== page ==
A week on from the Spring Statement and the fallout has yet to end. The statement not only failed to meaningfully address the cost of living crisis affecting households across the UK, but their subsequent spin revealed a Government deeply out of touch with how most people live their lives. This crisis didn’t come out of nowhere, its roots stretch back to 2010 and the lack of action on living costs since then gives little reason to believe the Conservative Party will ever do anything to tackle it.
For families in Crawley, the hike in the cost of essentials couldn’t come at a worse time, with unemployment far higher than at almost any other time in the town’s history due to the Government’s COVID restrictions and the lack of Government support which followed.
Now, on top of everything else, both workers and employers face a tax increase in National Insurance, actively penalising companies for creating new jobs and consequently slowing the economy down further. It’s almost beyond belief. Even the Government’s own advisors made it clear the increase isn’t necessary.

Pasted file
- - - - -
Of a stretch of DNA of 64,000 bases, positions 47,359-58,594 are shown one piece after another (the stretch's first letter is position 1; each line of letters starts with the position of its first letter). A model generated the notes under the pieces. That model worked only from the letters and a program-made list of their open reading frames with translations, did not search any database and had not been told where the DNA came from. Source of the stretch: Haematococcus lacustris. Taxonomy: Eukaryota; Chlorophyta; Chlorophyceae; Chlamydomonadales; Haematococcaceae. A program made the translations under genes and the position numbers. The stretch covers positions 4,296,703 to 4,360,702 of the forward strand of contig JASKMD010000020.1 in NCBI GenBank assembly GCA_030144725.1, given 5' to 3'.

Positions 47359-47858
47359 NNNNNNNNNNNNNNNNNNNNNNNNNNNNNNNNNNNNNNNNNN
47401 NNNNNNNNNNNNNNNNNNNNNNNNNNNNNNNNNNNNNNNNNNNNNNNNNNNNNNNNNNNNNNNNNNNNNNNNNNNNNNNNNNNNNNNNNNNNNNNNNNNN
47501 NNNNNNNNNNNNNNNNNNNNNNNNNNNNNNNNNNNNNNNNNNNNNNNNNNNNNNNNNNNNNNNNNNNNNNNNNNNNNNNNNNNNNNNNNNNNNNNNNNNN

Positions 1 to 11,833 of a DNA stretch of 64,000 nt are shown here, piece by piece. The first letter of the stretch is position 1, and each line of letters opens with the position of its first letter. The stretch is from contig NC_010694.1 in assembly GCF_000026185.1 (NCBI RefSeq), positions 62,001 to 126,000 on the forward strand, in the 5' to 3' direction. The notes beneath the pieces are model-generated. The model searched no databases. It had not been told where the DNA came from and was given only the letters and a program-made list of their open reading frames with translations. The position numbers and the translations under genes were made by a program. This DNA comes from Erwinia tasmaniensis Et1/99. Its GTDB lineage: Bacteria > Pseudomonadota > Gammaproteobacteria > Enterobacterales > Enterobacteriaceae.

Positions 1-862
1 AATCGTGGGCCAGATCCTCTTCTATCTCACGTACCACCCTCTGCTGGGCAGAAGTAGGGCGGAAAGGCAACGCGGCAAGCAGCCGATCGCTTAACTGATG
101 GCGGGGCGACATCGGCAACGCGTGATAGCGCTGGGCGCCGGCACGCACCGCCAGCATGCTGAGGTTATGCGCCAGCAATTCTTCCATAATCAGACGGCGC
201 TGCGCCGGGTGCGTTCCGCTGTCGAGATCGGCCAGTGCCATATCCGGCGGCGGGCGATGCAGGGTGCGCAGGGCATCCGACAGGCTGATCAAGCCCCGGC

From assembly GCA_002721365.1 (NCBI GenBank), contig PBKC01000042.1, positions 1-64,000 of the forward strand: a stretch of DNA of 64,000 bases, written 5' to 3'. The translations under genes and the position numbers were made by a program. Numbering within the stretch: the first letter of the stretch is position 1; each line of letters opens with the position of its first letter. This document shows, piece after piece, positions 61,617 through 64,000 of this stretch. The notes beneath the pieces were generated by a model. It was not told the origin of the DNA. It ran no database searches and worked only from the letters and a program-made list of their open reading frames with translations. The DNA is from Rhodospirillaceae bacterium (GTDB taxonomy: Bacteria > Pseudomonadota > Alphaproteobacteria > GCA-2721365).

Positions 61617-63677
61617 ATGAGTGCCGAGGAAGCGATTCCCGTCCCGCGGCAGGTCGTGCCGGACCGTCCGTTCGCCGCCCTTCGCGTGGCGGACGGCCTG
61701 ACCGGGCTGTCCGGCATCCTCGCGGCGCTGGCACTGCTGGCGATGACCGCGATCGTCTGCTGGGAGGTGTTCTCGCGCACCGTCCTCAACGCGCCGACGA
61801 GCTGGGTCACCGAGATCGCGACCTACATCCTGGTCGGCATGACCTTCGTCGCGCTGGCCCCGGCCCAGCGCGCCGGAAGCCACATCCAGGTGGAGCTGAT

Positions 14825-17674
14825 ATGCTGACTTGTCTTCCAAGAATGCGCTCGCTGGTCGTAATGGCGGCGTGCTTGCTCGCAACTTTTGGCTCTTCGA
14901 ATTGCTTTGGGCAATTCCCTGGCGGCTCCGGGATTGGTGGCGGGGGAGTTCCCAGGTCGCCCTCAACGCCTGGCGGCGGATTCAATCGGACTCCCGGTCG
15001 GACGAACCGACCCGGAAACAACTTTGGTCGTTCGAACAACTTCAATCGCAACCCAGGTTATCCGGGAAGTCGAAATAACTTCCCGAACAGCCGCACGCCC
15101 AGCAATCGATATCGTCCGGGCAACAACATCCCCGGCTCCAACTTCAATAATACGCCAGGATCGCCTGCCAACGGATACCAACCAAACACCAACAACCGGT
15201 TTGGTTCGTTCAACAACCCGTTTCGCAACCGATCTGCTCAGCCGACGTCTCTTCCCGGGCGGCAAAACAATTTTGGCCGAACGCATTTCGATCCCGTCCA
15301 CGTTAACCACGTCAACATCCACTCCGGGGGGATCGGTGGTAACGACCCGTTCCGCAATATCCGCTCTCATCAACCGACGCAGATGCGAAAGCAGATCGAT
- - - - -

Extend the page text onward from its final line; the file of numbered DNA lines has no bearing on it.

The result is that by 2023, workers in Crawley face an average real terms pay cut of £1,088 compared to the start of this year. That’s money most families cannot afford to lose. Yet, rather than reversing their tax cuts for the superrich or having a windfall tax on the profits of businesses exploiting the current crisis, this Government is doing what it has always done: targeting ordinary hard-working families while cutting their services. It should be clear to everyone by now that no matter who they elect as leader, no matter whatever else is going on in the world, the Conservatives’ approach won’t ever change because it can’t, it is at the core of what holds their party together.
So, what next? Well, really that’s up to you. In a democracy, Governments only have the ability to treat their citizens with contempt when they know they can rely upon their support. With local elections taking place in early May, the question is what message do you want to send?